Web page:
As Philadelphia grew from a small town into a city in the first half of the eighteenth century, it became an increasingly important marketing centre for a vast and growing agricultural hinterland. Market days saw the crowded city even more crowded, as fanners from within a radius of 24 or more kilometres brought their sheep, cows, pigs, vegetables, cider, and other products for direct sale to the townspeople. The High Street Market was continuously enlarged throughout the period until 1736 when it reached from Front Street to Third. By 1745, New Market was opened on Second Street between Pine and Cedar. The next year the Callowhill Market began operation. Along with market days, the institution of twice-yearly fairs persisted in Philadelphia even after similar trading days had been discontinued in other colonial cities. The fairs provided a means of bringing handmade goods from outlying places to would-be buyers in the city. Linens and stockings from Germantown, for example, were popular items.
Auctions were another popular form of occasional trade. Because of the competition, retail merchants opposed these as well as the fairs. Although governmental attempts to eradicate fairs and auctions were less than successful, the ordinary course of economic development was on the merchants' side, as increasing business specialization became the order of the day. Export merchants became differentiated from their importing counterparts, and specialty shops began to appear in addition to general stores selling a variety of goods.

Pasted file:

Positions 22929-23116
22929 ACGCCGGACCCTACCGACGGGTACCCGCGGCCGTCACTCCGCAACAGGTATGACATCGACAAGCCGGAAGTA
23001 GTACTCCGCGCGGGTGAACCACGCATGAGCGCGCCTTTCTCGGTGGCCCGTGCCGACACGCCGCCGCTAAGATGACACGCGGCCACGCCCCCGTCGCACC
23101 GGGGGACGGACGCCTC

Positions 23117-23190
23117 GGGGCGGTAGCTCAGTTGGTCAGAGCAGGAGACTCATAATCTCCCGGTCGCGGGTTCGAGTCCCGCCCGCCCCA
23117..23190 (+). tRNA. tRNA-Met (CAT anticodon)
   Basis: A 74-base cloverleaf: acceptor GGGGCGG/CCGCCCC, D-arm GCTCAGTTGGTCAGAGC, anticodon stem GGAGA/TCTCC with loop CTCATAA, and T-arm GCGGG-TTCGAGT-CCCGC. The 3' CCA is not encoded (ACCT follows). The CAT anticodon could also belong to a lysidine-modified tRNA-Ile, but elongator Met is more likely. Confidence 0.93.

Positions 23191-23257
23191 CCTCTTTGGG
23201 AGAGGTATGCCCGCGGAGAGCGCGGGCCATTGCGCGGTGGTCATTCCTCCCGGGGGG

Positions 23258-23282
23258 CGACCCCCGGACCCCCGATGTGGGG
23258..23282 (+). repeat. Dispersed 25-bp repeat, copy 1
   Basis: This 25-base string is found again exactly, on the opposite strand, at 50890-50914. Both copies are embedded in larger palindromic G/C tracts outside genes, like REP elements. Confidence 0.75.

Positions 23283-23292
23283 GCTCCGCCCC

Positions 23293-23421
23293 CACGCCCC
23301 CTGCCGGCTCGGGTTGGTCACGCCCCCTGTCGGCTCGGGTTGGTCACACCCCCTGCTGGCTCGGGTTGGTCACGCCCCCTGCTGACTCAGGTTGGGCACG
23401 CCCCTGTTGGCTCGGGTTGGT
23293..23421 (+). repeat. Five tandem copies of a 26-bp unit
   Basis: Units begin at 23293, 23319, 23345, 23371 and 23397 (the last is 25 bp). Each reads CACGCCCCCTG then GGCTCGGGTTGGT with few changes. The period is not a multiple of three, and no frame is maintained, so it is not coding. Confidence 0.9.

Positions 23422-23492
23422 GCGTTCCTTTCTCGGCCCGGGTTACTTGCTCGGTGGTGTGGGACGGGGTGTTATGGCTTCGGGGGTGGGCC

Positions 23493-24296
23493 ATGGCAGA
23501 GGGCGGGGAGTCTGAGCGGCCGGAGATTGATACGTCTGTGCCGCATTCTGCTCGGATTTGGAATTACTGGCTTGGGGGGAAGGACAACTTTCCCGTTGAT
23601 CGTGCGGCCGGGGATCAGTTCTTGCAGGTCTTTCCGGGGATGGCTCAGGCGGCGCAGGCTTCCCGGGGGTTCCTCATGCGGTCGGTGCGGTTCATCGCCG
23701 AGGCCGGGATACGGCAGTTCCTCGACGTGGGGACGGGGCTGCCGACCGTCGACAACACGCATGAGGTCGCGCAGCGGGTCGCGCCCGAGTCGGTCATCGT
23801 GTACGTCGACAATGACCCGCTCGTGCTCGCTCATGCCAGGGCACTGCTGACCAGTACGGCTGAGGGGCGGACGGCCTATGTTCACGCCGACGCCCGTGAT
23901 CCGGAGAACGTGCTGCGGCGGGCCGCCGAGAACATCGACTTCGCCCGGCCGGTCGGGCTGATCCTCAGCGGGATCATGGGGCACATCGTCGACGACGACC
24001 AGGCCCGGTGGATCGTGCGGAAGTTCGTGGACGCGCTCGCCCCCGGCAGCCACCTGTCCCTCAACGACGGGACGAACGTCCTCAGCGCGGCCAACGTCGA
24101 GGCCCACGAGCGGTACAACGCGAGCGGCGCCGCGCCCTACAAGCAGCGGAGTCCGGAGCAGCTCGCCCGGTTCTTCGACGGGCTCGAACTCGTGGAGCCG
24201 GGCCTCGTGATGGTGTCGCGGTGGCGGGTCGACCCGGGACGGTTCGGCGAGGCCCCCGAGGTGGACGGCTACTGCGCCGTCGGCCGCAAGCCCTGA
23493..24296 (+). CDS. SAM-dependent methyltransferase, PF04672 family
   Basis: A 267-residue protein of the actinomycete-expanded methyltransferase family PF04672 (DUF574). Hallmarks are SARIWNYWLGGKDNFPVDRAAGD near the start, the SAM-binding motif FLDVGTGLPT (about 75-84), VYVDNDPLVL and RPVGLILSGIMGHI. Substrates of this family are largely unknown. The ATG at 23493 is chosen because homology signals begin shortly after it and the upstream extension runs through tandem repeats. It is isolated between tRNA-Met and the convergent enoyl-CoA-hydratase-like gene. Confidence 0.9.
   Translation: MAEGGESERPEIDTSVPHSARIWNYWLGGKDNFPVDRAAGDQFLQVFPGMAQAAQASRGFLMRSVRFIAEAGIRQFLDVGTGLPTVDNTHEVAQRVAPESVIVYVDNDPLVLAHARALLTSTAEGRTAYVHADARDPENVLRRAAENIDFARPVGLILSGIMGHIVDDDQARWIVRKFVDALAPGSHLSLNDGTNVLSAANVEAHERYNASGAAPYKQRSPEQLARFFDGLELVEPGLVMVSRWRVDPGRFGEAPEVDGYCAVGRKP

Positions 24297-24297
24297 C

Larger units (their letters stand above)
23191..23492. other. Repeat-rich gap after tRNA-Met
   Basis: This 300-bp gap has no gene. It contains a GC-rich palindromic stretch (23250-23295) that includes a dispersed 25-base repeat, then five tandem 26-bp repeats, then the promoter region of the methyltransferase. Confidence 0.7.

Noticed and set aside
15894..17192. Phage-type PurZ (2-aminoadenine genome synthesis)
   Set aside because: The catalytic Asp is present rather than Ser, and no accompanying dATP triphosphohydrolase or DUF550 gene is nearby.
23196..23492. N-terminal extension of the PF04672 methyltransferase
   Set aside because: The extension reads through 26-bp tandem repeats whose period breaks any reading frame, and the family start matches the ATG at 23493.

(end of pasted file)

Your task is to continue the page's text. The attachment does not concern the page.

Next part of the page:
One of the reasons Philadelphia's merchants generally prospered was because the surrounding area was undergoing tremendous economic and demographic growth. They did their business, after all, in the capital city of the province. Not only did they cater to the governor and his circle, but citizens from all over the colony came to the capital for legislative sessions of the assembly and council and the meetings of the courts of justice.
1. What does the passage mainly discuss?
2. It can be infferred from the passage that new markets opened in Philadelphia because ___
3. The owrd "hinterland" in paragraph 1 is closest in meaning to ___
4. The word it in " ..., when it reached from Front Street to Third." refers to ___
5. The word "persisted" in "...persisted Philadelphia even after similar trading days ..." paragraph 1 is closest in meaning to ___
6. According to the passage, fairs in Philadelphia were held ___
7. It can be inferred that the author mentions "Linens and stockings" in last sentence paragraph 1 to show that they were items that ____
8. The word "eradicate" in paragraph 2 is closest in meaning to ____
9. What does the author mean by stating in paragraph 2 that "economic development was on the merchant's side"?
10. The word "undergoing" in last paragraph is closest in meaning to ___